Agriculture Minister Nick Brown declared: "It is a very good day for us, but it is actually a better day for the European Commission. It has played fair by Britain."

Britain's last-minute cajoling of its EU partners, and the weight of scientific evidence backing Britain's efforts to combat BSE, swung the vote.

Italy changed sides completely from the last attempt at a vote to lift the ban. France and Spain went halfway, moving from outright opposition to abstention, while Belgium moved from abstention to support. Luxembourg remained consistent by abstaining.

But Germany, where consumer resistance to British beef remains strongest, would not be budged.

The outcome must now be ratified by a meeting of the European Commission this week or next - but that is a formality.

EU Agriculture Commissioner Frans Fischler said: "I am really glad that this vote has happened, but there are some additional steps necessary.

"The next step will be for the British Government to tell us when they are ready for an inspection. Then we will send an inspection mission and after that we will fix the date when the regulation comes into force."

He said inspectors would be checking abattoirs for compliance with health and safety measures designed to combat the spread of mad cow disease.

They would also be checking the efficiency of the Government's tracing system for monitoring all cattle movements.

Asked why such additional checks were needed, Mr Fischler said: "I think it is necessary to show to the other European countries that everything works well."


22 Nov 98 - Hogg: Major ignored me on BSE

By Rachel Sylvester, Political Editor

Independent ... Sunday 22 November 1998


Douglas Hogg, the former agriculture minister, warned John Major that Britain was facing a "national calamity " when scientists established a link between "mad cow" disease and its human form, CJD.

The former Tory minister, who presided over the Ministry for Agriculture, Fisheries and Food (Maff) through the worst of the beef crisis, plans to tell the BSE inquiry that his warning that it would cost hundreds of millions of pounds was at first ignored by his Cabinet colleagues.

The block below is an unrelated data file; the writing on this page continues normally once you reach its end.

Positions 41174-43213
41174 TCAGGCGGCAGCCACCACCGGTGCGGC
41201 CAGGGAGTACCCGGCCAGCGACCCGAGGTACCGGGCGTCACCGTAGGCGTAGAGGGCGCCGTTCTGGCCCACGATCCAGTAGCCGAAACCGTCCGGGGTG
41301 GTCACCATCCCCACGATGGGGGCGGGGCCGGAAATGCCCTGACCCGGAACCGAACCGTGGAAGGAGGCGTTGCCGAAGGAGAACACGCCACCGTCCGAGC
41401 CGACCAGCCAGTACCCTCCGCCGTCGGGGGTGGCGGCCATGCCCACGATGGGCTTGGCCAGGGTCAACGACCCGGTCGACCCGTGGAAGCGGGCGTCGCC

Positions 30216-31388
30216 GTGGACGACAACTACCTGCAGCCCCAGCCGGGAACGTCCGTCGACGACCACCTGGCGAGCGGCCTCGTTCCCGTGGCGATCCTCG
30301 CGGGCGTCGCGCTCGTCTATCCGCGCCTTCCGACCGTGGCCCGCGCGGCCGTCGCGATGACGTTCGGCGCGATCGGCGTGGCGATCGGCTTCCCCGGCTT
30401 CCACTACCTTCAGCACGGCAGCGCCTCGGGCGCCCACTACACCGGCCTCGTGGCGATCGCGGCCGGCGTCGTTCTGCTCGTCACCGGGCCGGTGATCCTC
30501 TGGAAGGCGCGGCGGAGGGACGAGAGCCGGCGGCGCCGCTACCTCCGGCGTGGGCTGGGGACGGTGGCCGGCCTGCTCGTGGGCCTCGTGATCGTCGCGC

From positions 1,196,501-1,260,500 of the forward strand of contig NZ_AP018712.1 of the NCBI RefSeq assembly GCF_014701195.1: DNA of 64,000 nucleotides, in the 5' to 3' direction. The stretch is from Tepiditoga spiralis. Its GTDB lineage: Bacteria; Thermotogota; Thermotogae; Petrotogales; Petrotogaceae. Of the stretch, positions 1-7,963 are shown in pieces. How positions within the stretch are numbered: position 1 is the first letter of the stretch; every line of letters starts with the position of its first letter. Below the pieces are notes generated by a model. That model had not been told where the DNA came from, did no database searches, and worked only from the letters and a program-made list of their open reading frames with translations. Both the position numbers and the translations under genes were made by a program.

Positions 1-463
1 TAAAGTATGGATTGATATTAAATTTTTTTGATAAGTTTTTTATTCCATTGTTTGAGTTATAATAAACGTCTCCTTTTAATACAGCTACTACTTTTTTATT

His claim that he knew there would be a "public reaction of a colossal kind " is in sharp contrast to ministers' soothing words at the time.

Members of the last Government start giving evidence to the inquiry tomorrow, on the day that Europe is expected to vote to lift the ban on exports of British beef. The testimony from members of the Tory government is certain to turn into a vicious blame game .

Edwina Currie, the former minister sacked over the salmonella-in-eggs scare, has already attacked her government's "crass, incompetent " handling of the affair and accused Maff of "compounding problems ".

Mr Hogg, who took most of the flak, will give evidence to the inquiry on 16 December. He plans to tell the inquiry that he wrote to the then Prime Minister and other members of the Cabinet in an attempt to highlight the impending crisis when he was told of the link between BSE and CJD in March 1996. However, his appeal for the former government to set up a judicial inquiry was ignored.

"I knew we were facing a national calamity ," he told The Independent on Sunday. "I said in my letter to the Prime Minister that it would cost many hundreds of millions of pounds. The public was very sensitive about BSE. Once there was evidence, it was quite plain to me and to the officials in the department that there would be a public reaction of a colossal kind. We were facing the destruction of the beef industry."